Top 50 JAzz Blog

Saturday, July 18, 2009

Fillin' the Void: 1. Guitarists.

One of my oldest friends among the musicians is very persistent at urging me to 'fill the void' and spend less time at my neo dunciad chronicles of the collapsing Jazz Biz.

I usually explain that it is just part of the territory and tells a part of the story not significantly covered. I've come to see it as the demolition phase of a reconstruction. The bulldozer knocks down what's left of a rotting building, dump trucks haul away the debris and the site is ready for something better.

But it is less necessary. Hell, the Newport capitulation of a last minute Parker-Ali-Gayle Trio is telling and has few precedents. The floundering of much of bloat o rama is another tell.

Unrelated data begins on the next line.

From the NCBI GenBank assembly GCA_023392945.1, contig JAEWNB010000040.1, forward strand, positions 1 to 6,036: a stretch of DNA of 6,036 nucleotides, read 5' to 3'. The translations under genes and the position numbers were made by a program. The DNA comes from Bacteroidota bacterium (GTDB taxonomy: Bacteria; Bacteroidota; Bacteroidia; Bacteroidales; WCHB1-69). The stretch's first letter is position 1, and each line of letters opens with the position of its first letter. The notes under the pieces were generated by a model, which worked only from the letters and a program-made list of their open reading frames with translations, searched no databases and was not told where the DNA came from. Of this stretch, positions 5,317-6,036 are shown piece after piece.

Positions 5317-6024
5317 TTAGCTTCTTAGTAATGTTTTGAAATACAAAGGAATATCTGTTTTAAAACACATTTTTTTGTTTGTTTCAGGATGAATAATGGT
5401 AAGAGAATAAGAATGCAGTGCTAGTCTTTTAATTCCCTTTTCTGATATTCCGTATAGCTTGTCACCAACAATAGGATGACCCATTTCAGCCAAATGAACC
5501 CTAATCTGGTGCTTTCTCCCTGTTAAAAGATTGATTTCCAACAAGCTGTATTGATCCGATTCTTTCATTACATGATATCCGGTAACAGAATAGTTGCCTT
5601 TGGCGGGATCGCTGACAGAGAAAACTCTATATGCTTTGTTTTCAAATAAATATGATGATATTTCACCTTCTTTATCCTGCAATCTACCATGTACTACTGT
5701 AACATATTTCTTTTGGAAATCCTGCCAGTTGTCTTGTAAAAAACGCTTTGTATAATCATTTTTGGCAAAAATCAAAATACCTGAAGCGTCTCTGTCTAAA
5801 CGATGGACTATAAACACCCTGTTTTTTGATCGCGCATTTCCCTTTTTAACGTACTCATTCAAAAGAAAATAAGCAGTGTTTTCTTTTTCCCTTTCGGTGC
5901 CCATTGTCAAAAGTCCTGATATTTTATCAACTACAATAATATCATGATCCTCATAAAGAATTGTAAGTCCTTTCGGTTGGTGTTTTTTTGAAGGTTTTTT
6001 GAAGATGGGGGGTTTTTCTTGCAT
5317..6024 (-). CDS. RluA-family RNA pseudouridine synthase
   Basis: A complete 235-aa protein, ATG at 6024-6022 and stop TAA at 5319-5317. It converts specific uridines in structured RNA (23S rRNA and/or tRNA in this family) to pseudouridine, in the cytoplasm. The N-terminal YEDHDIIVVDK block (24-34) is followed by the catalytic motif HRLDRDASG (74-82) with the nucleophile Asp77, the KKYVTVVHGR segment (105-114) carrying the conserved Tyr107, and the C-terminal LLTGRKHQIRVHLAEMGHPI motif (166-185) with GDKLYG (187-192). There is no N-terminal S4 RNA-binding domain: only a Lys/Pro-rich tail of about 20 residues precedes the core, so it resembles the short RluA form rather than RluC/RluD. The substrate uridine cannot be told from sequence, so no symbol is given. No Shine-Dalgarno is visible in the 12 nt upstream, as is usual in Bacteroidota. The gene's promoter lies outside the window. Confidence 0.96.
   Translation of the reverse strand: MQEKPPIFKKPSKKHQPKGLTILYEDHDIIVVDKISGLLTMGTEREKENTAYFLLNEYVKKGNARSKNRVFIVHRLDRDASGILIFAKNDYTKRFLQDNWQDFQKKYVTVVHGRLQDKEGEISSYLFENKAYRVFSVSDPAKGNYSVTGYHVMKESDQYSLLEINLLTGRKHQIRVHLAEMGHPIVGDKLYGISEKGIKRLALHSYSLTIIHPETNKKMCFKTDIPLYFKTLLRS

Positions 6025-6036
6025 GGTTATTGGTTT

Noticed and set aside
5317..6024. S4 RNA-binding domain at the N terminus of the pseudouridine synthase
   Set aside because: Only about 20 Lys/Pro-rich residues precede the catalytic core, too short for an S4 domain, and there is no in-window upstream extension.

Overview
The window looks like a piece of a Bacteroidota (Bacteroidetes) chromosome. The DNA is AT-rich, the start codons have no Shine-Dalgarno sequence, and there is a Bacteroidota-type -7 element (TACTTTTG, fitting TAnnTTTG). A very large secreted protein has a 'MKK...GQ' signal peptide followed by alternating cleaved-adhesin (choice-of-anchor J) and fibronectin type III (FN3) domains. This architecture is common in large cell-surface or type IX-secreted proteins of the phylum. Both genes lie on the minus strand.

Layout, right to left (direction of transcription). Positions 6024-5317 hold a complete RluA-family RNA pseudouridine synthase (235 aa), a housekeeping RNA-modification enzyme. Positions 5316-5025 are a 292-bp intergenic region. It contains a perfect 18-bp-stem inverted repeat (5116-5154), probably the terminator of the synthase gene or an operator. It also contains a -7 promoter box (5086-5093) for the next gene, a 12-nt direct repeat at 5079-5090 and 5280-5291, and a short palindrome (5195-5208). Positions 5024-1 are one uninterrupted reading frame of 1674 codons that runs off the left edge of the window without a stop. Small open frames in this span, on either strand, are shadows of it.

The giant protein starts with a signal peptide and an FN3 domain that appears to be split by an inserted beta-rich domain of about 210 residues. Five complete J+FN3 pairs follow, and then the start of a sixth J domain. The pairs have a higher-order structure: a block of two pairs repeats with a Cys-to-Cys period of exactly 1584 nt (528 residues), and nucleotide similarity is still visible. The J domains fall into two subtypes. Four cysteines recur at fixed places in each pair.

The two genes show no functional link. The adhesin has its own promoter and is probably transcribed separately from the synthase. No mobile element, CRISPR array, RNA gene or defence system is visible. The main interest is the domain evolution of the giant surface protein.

I've been looking to more engaging void fill options. One will be more pieces on music methods as there isn't much useful writing about improvisation aesthetics or practice when compared with 'classical' where there is a classic set from Walter Piston, Schoenbergs own work on Harmony, Slonimsky's thesaurus and a trove of other works.

Derek Bailey wrote one of the few interesting and useful books so far and Lewis Porter includes music analysis in his works.